Phenytoin is an antiepileptic medication that is approved to treat and prevent seizures in patients with epilepsy. Along with being metabolized by CYP2C9, CYP2C19, and minimally by CYP3A4, phenytoin also induces CYP3A4, CYP1A2, and CYP2B6. Because the drug is highly protein bound and given its unique pharmacokinetics and impact on the CYP450 system, phenytoin has the potential for serious drug-drug interactions that can cause harm.1,2 Doxepin is a tricyclic antidepressant that is approved to treat depression, anxiety, and insomnia. Similar to phenytoin, doxepin is metabolized via the CYP2C19 enzyme as well as the CYP2D6 enzyme and is also highly protein bound.2,3
There are multiple CYP enzymes that make up the CYP450 system, and many medications are metabolized by a single or multiple CYP enzymes. CYP enzymes play a key role in drug metabolism and therefore can be a factor in drug-drug interactions. Depending on whether a drug is a substrate inhibitor or substrate inducer can lead to clinically different results. Substrates are drugs that use the CYP enzyme for metabolism to either an inactive or an active form of the drug. Inhibitors slow down the metabolism rate of the enzyme, resulting in increased blood levels and potential toxicity. Inducers speed up the metabolism rate of the enzyme, resulting in decreased blood levels and potential treatment failure.4,5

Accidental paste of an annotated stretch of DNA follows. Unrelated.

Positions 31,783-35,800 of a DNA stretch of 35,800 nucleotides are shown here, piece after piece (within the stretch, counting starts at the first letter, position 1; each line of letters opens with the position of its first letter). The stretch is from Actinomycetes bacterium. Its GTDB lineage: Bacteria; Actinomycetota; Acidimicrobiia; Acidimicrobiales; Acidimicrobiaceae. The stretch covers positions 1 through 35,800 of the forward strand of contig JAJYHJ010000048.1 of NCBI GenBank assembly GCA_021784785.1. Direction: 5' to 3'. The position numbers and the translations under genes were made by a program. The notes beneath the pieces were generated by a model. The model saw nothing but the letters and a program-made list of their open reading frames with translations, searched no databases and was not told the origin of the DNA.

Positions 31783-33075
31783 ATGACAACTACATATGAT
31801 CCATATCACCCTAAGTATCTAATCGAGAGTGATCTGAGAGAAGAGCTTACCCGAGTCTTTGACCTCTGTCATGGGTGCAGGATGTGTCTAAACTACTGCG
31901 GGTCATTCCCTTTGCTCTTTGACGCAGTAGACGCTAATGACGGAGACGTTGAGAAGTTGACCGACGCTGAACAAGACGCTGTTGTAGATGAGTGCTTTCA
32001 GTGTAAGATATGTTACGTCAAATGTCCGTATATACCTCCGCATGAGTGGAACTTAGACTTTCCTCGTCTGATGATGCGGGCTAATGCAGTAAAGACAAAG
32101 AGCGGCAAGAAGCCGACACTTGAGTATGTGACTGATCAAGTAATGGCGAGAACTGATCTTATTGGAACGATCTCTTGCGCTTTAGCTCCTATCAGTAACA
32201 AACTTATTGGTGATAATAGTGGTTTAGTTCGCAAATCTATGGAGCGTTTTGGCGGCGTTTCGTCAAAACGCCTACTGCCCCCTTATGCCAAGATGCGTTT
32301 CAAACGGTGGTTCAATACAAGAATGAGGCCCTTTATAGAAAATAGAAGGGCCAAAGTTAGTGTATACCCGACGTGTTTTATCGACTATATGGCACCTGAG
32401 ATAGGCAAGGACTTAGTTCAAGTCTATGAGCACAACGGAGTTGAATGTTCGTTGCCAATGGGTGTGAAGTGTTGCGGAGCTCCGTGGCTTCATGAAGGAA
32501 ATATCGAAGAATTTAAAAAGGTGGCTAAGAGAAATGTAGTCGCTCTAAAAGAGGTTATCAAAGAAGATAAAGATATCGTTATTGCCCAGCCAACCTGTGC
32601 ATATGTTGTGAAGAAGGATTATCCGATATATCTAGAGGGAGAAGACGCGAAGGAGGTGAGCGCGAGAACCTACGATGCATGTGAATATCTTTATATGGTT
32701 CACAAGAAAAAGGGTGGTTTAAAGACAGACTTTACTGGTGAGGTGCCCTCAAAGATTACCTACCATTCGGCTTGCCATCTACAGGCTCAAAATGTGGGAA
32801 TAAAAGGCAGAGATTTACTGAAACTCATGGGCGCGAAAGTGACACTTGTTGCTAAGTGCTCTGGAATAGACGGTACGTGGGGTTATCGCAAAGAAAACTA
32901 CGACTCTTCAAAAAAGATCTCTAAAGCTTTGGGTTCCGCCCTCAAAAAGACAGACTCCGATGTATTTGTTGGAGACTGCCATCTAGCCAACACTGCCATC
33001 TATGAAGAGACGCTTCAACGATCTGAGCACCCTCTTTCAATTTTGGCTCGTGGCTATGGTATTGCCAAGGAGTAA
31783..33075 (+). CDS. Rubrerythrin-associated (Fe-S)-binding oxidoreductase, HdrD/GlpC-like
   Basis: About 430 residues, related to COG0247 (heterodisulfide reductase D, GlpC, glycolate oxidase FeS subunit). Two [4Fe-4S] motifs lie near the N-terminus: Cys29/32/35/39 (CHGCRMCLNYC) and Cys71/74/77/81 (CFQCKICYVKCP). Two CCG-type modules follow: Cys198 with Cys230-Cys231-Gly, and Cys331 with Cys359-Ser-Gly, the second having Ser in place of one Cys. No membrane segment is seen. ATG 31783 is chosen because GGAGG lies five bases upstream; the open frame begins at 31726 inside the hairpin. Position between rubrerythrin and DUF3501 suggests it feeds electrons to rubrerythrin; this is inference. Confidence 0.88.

In addition to interactions via the CYP enzymes, phenytoin and doxepin are highly protein bound, which is also an important consideration.2,6 Displacement of phenytoin that is bound to protein can increase concentrations in the blood. Factors that can alter drug metabolism and protein binding include the patient's age, diet, concomitant medications, and dose changes.7 These factors need to be assessed and monitored, specifically with phenytoin because of its narrow therapeutic index and propensity to cause toxicity.